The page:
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New Subway Security Theater Just Dropped: Controversial AI Weapons Scanner

The mayor convened his top leadership to announce the future testing of a weapons screening system that may or may not work as advertised.

Eric Adams and his senior leadership team in the Fulton Street subway station posed next to an AI-powered weapons screening device

(Ed Reed / Mayoral Photography Office)

What's a mayor to do when the subways are statistically and historically speaking, extremely safe, but the toxic combination of a fear-mongering press, opportunistic politicians, the viral amplification of social media, and, perhaps, his own grandstanding, have created a public perception that the subways are not safe?

This conundrum has dogged Eric Adams from the very beginning of his mayoralty, and he has tried a variety of strategies for solving it: send more cops into the subways; complain about the press; send more cops into the subways; make it easier to lock up people with mental illness without their consent; send more cops into the subways; hire a clumsy robot that can't navigate stairs and requires constant babysitting; send more cops into the subways.

While some of these strategies may have some influence on the rate of crime at the margins, their primary purpose isn't to change the reality of what happens on the subways—if there's a number of police we can surge into the subway system that will actually prevent random acts of violence from taking place, we haven't hit it yet. Rather, the purpose is to change people's perception of that reality. It is, by definition, security theater.

On Thursday morning, dogged by a fresh spate of statistically insignificant but anecdotally alarming subway incidents, the Adams administration's security theater repertory company unveiled a new act: AI-powered body scanners that purport to detect guns (and, possibly, at some settings, though maybe not settings you'd ever want to use, knives?) even as they allow people to pass through them relatively quickly.

"Public safety is the actual safety, and it is how people are feeling," Adams said at a press conference staged in the lower level of the Fulton Transit Center in Lower Manhattan attended by much of his leadership team, most of the NYPD brass, and MTA Chair and CEO Janno Lieber. "Facts don't matter if people don't believe they are in a safe environment."

And so the mayor and his top aides were underground, in a corner of the subway station, to announce to much fanfare—what, exactly? As the mayor put it: "We'll be publishing the impact-and-use policy for electric electronic electromagnetic weapons detection systems here in New York City. This kicks off the 90 day waiting period before this type of technology can be tested and used in our city."

Put another way: The administration has filed the papers to allow it, in three months, to begin pilot programs for next-generation metal detectors like those made by the Massachusetts-based company Evolv, a sample of which was the centerpiece of Thursday's press conference. The Evolv unit, which is portable, consists of two shoulder-height pillars through which people pass. If the system detects a weapon, a noise sounds and a monitor shows whoever is staffing the checkpoint where on the body of the person the suspected weapon is located.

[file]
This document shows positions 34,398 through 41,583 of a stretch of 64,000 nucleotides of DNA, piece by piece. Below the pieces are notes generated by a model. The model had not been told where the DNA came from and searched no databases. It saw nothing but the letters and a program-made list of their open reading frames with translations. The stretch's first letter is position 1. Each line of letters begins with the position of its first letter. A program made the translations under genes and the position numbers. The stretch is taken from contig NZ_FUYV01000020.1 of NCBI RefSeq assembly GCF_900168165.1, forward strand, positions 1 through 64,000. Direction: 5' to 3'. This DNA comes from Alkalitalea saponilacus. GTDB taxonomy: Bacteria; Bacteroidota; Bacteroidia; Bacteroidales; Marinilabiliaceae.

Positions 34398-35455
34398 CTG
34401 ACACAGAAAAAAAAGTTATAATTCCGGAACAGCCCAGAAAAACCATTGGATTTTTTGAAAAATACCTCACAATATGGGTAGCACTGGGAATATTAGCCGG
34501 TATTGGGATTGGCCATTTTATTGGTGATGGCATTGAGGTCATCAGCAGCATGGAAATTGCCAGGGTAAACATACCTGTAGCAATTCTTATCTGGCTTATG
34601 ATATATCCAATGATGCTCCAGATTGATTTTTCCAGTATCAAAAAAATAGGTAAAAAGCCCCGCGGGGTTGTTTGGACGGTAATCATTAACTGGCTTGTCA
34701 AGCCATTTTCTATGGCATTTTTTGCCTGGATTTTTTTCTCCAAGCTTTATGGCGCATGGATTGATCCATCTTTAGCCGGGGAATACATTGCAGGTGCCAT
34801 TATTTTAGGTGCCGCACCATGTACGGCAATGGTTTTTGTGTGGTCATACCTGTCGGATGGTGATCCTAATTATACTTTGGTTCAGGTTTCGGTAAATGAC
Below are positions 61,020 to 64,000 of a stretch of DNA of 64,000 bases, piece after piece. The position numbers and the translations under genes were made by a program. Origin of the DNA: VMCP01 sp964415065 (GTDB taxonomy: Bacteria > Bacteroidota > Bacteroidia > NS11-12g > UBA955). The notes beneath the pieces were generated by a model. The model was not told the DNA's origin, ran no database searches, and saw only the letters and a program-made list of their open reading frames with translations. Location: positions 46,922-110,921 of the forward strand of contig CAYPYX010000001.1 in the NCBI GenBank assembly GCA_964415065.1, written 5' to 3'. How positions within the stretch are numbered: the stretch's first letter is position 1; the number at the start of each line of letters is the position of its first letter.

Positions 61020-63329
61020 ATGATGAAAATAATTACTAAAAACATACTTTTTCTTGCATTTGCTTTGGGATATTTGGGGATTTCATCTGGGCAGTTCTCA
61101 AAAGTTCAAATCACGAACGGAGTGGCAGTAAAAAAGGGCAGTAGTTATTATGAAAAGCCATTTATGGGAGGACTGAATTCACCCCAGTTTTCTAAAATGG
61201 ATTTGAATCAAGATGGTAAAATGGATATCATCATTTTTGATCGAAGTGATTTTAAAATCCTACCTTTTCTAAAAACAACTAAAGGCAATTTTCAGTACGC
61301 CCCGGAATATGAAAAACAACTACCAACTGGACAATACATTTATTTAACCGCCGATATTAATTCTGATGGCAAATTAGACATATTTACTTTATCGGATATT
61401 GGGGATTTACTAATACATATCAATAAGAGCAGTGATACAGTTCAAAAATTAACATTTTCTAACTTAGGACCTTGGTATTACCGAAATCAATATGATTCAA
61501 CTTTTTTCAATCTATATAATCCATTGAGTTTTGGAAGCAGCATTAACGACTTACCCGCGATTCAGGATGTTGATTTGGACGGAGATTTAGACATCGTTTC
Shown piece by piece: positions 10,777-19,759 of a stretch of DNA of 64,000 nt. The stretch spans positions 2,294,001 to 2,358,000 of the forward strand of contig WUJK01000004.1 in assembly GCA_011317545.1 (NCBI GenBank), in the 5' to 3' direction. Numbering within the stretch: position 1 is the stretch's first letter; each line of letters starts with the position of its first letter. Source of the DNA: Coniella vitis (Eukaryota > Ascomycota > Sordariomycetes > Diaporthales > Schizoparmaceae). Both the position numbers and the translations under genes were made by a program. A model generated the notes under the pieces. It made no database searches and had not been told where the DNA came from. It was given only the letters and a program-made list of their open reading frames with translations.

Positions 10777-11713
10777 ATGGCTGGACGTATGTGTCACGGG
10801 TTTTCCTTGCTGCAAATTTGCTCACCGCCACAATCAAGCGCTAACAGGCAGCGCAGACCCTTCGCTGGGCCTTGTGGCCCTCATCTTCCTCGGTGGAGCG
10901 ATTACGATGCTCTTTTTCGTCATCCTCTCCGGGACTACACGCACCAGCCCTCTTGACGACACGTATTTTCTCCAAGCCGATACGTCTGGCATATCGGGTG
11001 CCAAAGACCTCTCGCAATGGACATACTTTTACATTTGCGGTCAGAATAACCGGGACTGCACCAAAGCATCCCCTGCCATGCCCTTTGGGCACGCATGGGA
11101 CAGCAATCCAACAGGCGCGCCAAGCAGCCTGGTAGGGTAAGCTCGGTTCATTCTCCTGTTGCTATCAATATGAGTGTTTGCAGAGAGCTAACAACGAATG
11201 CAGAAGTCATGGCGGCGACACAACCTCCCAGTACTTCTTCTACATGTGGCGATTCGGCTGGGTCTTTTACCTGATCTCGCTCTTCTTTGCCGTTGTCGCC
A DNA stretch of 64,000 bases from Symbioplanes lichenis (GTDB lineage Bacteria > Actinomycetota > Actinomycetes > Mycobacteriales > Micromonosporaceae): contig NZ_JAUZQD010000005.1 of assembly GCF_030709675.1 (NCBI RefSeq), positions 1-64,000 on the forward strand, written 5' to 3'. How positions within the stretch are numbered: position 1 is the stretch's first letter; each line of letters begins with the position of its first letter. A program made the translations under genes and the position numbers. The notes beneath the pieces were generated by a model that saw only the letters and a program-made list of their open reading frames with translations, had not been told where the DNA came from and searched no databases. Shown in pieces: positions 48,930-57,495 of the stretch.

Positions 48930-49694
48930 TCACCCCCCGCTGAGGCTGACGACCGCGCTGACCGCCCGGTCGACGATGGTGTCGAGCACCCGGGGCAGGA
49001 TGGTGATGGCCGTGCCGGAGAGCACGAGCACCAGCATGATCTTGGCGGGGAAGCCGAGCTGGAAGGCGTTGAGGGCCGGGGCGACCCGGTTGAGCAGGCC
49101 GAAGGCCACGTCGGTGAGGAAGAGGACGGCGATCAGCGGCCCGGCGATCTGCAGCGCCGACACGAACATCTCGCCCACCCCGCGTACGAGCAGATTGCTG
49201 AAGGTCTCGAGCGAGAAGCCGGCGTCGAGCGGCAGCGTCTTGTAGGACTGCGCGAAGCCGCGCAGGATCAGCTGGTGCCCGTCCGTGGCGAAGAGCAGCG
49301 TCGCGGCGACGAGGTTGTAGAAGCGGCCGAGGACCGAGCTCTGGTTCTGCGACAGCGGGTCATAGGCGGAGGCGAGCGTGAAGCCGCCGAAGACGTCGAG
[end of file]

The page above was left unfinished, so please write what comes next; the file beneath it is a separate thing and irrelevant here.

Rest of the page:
Gun violence is not, statistically speaking, a big problem on the subway. But again, we're not addressing reality here, but perception.

Does the Evolv system work? That appears to be a very contentious question. At the sensor's least sensitive settings, according to company literature, it only picks up large items like long guns and pressure-cooker bombs that any officer staffing the checkpoint would likely notice even without the system. Evolv claims that it can, at more sensitive settings, detect small pistols and even knives, but concedes that as these higher settings the rate of false positives, and the attendant delays and searches that they produce, increases.

A machine with a high rate of false positives might have some effect on people's perception of safety in the subways, but it would also create lines, delays, and missed trains for the people who use that subway. Adams said Thursday he considers delays a worthwhile trade-off for an increase in the public perception of safety. "People will wait in line to be safe while they're on the A line," he quipped.

And there's some question as to whether the sophisticated AI-powered machines even do what Evolv claims they can do: The company is being investigated by both the Securities and Exchange Commission and the Federal Trade Commission over claims of its products' capabilities. 

Adams countered that corporate customers his administration discusses public safety with have reviewed the Evolv system favorably, and noted that public investment in technology like this helps to drive that technology to improve.

"I say to those who are afraid of scanners and would rather not walk through it: I'd rather you be safe. So let's bring on the scanners."

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